Referring to one’s brain, we have been told there is a direct correlation between mathematics and music. I would like to expand this finding to the similarities between that of a percussionist and personnel manager. I can hear the sighs now … but wait, educator and drummer Jay Burak once said “learning to drum can assist geometrical and mathematical thinking, as well as organizational skills”. Not only do I think this may be true, I am a firm believer, it is the truth.
In the percussion section setting up individual players stations can be based on any number of factors. Choreography and space limitations are just two major considerations to bear in mind. Careful organization of players, assignment of parts and instruments position are all part of the duties of a principal percussionist. Much in the same way the musicians of the entire orchestra fall under the duties of the personnel manager.
The art of developing practice disciplines and performance skills requires a high level of desire and dedication to our art. All those years spent in practice rooms honing our talents may lead us to areas we once considered uncharted If you would consider the amount of concentration, determination, drive and focus it takes to succeed in music performance, it is not unthinkable that these skills can be put to use in other areas of the music world.
As percussionists and timpanists we are accustom to driving, supporting and even encouraging the orchestra to perform in a specific way. In the same way, this is part of the personnel managers’ duties as well, just without the mallets. A good personnel manager will create an atmosphere which is conducive to allowing the musicians to perform at the highest level attainable on any given day. The parallel between the two positions are frighteningly similar. Part of your weeks work is to layout the best scenario for your section to perform at the highest level, paying close attention to detail and concern for your colleagues. In the same fashion, the personnel manager offers the same consideration to the entire membership.
We both take our discipline to the practice room as well as behind the computer screen. Keeping records, organizing payroll for 100 musicians weekly, taking painstakingly detailed notes on each and every occurrence both on and off stage are all part of a personnel managers daily life. In the same manner performers take the necessary steps to ensure a solid, well prepared performance.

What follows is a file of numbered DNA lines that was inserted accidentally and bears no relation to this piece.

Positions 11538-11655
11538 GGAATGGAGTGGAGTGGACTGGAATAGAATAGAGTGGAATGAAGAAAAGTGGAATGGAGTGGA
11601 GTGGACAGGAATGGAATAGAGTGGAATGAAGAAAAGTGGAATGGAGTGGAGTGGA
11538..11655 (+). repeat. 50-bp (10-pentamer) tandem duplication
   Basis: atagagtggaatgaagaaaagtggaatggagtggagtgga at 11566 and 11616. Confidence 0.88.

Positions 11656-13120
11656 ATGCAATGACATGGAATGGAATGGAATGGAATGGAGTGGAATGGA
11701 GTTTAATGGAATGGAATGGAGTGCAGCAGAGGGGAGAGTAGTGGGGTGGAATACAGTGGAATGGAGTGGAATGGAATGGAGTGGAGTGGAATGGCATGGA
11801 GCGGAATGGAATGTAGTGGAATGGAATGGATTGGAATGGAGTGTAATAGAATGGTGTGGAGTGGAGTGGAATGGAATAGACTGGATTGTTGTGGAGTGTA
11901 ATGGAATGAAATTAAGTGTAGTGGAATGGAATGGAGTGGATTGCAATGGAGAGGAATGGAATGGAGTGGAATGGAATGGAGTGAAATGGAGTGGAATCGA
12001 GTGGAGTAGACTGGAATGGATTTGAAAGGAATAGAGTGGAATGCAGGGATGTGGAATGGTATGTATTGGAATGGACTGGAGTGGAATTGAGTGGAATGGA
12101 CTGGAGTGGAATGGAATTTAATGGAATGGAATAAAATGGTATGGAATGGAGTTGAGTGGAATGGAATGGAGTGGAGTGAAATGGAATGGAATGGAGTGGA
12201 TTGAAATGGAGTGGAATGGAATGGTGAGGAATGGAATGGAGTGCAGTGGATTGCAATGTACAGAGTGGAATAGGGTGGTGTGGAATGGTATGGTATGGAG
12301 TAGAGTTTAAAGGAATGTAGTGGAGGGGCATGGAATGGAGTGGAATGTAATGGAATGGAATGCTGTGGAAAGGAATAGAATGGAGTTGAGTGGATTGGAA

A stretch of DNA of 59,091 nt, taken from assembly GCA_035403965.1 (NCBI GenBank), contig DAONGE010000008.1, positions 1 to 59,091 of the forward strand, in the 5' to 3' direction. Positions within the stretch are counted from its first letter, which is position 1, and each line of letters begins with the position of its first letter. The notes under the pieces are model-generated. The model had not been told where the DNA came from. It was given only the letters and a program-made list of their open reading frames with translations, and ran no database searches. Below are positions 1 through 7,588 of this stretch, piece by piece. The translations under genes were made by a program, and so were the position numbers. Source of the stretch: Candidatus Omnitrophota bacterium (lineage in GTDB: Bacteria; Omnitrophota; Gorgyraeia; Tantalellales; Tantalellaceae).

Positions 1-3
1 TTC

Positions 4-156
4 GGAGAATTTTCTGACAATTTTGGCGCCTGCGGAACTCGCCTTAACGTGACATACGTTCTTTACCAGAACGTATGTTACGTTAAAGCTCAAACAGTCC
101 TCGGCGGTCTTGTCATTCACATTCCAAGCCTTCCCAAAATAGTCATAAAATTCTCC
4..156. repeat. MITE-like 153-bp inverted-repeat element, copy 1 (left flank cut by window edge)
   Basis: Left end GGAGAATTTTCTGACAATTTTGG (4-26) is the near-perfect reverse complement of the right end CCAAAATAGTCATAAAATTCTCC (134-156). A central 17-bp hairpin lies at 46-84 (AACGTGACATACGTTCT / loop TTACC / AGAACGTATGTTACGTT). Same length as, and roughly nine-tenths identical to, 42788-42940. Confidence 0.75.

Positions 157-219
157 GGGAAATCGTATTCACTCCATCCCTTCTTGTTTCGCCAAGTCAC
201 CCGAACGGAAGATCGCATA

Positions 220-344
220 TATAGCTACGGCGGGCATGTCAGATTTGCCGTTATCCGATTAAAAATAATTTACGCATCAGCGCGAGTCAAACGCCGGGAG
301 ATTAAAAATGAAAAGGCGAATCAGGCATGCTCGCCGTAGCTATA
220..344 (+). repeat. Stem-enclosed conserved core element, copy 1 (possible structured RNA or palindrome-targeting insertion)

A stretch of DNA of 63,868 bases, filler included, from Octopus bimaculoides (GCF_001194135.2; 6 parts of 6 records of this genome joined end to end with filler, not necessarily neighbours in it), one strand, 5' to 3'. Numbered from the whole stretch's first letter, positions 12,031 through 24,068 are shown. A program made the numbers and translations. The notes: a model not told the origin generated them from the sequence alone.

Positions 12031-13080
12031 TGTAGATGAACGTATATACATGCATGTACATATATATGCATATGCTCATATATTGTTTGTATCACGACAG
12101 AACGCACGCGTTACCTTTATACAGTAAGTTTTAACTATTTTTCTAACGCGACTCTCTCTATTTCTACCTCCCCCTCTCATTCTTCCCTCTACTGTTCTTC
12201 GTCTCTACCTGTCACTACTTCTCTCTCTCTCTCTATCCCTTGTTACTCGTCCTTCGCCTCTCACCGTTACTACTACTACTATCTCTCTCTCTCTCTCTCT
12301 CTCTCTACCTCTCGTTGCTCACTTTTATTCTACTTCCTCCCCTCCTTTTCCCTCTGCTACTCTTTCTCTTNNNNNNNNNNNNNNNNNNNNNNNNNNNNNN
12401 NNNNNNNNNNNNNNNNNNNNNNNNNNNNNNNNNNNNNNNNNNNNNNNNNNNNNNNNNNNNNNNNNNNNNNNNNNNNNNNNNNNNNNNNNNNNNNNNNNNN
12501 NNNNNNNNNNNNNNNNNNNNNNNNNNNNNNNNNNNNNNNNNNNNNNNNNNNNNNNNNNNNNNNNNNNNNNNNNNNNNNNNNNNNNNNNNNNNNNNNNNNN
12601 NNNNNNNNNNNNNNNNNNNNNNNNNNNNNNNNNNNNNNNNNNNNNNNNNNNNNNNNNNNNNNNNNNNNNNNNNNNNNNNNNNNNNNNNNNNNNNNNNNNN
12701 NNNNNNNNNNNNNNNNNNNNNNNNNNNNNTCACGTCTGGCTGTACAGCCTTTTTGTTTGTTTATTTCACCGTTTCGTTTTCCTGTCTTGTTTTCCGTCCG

As someone who has been wearing both hats for nearly three decades, I still draw on the skills developed years ago in the practice room. During those years, there was never the slightest thought I would eventually find a parallel career in management. My time is now divided into two areas; one brings me back to my college days where I spent endless hours practicing, preparing and enjoying music. The other is my life as a personnel manager where I use my organizational skills to help keep the ship running on track.
The joy and happiness I feel each and every day of my dual career serves as a constant reminder of where it all began, in the practice room, preparing music, marking parts, creating set-ups and working on my chops. Along with these important rituals it is vital to remain open minded as you never know when your career can take a new, most welcome direction.
Jim Neglia is currently the Orchestra Personnel Manager of The New Jersey Symphony Orchestra. Along with his managing duties, he enjoys a busy performance schedule in their percussion section. He has performed live on WNYC radio, All Things Considered and has made various recordings for RCA, Decca & Delos International records. He has appeared worldwide, covering 27 Countries in solo and orchestral performances and worked with a range of musical greats from Placido Domingo to the Moody Blues. He enjoys chamber music as well as symphonic music; James performs with “Rhythmstix” a Marimba – Vibraphone duo. James has also appeared and performed in motion pictures that include, “I love NY”, with Christopher Plummer and Scott Biao and “Joe Gould’s Secret” with Stanley Tucci which ran on HBO. In addition, James received his BM and MM from the Mannes College of Music in New York City and spends much of his time with wife Alexandra and children Phillip and Daniel.
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